Rejecting allegations by Bharti Airtel and Vodafone, TRAI said that the rate cut was in fact 'conservative'.
New Delhi: TRAI Chairman R S Sharma on Wednesday dismissed charges of non-transparency in its decision to cut call connect rate, saying the cost calculation is objective and scientific and there is no question of "helping or harming" any operator.
Speaking to PTI, Sharma said the IUC charge finalised by TRAI was driven by considerations of consumer and industry interest, competition and march of technology.
The Telecom Regulatory Authority of India (TRAI) decided Tuesday to slash the charge paid by an operator for terminating a mobile call on a rival network - also called the interconnection usage charge (IUC) - to 6 paise a minute, from the current 14 paise.
The regulator had further said no such charge would apply from January 1, 2020.
Leading telecom operators Bharti Airtel and Vodafone have criticised the regulator's decision on the call connect charge, alleging that the move will benefit only one operator and worsen the financial health of the stressed industry.
Sharma maintained that TRAI had gone purely by the cost calculations, backed by data and models and had no discretion in the matter.
"We have no authority to change the costs. Where is the question of helping or harming someone?" Sharma asked. He said TRAI has, in fact, been "conservative" in its approach on setting a 2020 deadline for phasing out the charge.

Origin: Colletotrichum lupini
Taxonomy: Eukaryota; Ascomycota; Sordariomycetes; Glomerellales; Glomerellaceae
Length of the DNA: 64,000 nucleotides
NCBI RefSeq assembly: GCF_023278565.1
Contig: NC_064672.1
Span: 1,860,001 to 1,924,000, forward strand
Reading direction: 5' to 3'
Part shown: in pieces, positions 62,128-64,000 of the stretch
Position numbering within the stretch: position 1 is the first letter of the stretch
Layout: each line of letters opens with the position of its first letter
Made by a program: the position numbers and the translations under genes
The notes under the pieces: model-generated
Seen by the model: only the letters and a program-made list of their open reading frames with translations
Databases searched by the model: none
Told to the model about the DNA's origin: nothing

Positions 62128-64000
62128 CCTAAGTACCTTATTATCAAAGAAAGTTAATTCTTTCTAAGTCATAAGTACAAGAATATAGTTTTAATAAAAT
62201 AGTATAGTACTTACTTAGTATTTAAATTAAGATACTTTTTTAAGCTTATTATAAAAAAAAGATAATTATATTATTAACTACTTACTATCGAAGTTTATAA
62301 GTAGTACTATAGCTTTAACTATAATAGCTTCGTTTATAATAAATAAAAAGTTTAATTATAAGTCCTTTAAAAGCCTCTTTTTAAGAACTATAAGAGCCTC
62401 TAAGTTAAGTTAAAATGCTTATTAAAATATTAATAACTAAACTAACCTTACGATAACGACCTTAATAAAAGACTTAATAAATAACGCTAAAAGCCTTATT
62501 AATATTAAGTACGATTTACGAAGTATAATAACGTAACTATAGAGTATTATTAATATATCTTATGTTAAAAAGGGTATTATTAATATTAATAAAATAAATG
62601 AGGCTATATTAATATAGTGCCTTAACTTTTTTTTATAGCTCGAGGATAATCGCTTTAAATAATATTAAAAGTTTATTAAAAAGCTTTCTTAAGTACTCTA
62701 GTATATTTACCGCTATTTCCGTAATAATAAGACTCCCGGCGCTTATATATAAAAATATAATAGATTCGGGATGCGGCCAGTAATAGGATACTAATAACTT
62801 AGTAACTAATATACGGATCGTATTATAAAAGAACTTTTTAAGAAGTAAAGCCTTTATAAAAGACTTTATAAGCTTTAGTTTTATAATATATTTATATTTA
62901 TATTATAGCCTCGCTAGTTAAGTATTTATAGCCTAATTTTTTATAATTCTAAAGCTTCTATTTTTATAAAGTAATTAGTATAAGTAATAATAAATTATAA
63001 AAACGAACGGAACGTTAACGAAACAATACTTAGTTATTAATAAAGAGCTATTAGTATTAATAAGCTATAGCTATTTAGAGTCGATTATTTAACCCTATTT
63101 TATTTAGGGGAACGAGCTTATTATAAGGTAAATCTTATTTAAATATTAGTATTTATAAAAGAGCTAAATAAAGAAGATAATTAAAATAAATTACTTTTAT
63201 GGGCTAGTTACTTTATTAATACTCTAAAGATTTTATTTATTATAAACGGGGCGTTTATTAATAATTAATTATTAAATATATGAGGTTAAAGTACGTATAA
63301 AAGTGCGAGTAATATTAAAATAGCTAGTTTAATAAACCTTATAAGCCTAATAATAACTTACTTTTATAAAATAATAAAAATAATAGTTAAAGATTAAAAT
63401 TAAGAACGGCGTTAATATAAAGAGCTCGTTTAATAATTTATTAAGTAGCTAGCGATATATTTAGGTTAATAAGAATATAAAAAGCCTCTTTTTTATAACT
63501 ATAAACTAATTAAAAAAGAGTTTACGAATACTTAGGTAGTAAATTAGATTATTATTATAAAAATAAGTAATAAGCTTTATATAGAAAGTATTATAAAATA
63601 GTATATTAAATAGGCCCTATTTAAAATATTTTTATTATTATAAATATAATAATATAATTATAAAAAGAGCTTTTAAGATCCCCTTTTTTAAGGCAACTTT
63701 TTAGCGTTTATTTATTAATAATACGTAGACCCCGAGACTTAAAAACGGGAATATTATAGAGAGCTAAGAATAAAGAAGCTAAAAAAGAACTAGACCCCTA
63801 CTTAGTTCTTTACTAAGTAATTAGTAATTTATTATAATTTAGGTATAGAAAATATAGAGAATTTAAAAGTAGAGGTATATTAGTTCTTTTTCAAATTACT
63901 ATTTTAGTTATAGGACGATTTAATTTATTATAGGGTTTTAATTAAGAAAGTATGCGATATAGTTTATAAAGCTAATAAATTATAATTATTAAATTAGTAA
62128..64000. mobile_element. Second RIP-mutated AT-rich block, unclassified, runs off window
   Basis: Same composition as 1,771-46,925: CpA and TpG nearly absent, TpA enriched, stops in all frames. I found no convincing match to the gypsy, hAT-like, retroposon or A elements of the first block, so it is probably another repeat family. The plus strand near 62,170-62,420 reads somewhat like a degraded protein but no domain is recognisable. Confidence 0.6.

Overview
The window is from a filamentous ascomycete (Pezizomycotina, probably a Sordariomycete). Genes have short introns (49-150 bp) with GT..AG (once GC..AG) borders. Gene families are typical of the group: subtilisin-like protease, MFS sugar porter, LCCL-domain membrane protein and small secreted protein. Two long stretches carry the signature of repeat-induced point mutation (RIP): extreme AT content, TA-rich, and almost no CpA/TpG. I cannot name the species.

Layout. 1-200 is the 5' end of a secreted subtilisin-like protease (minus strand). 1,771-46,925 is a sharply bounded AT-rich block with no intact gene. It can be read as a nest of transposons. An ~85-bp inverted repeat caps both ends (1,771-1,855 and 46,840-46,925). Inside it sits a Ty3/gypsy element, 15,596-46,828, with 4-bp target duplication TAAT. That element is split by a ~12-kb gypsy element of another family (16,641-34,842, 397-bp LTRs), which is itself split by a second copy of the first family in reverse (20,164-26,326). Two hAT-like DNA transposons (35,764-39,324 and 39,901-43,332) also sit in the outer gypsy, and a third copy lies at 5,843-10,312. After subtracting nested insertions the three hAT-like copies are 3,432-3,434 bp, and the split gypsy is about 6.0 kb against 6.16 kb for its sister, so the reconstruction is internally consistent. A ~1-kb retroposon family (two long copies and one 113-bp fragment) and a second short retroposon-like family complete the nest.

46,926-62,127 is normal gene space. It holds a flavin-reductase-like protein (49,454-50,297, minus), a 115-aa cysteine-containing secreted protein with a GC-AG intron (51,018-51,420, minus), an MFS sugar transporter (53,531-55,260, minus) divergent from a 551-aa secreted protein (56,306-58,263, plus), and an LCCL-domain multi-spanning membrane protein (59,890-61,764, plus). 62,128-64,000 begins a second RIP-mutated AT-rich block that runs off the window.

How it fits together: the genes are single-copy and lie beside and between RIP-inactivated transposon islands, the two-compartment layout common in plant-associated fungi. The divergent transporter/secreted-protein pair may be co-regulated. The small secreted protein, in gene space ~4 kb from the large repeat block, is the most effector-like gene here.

"In case there are changes in the entire scheme of things and it has to be reviewed, we have right to look at it one year from implementation. We will keep a close watch on developments of new technology," he pointed out.
Sharma refused to comment on the possibility of older operators approaching courts on the IUC rate cut, saying in a free country, people have the right to approach legal forums.
"It is a free country and there is democracy. Everyone has right to approach legal forum. I have no comment to offer," he said.
Rejecting allegations by Bharti Airtel and Vodafone that the rate cut favoured one operator in particular, Sharma emphasised that the exercise was only about computation of costs based on the work done by a network.
The detailed methodology on which TRAI's calculations are based is part of the explanatory memorandum to the regulations all of which have been placed in the public domain now, he added.
"It is not as if TRAI has utilised a discretionary power. There is detailed computation for public view," Sharma said. Sharma added that TRAI has adopted a rigorous process in arriving at the new IUC charge and noted that the consultations had spanned 13 months encompassing open house, comments and counter-comments from the industry.
"The cost particulars have been taken from submission of service providers to TRAI. There is a detailed explanatory memorandum running into 62 pages and Annexure giving the methodology of calculation of termination charge. The computation has been done in a scientific and objective manner," the TRAI chief asserted.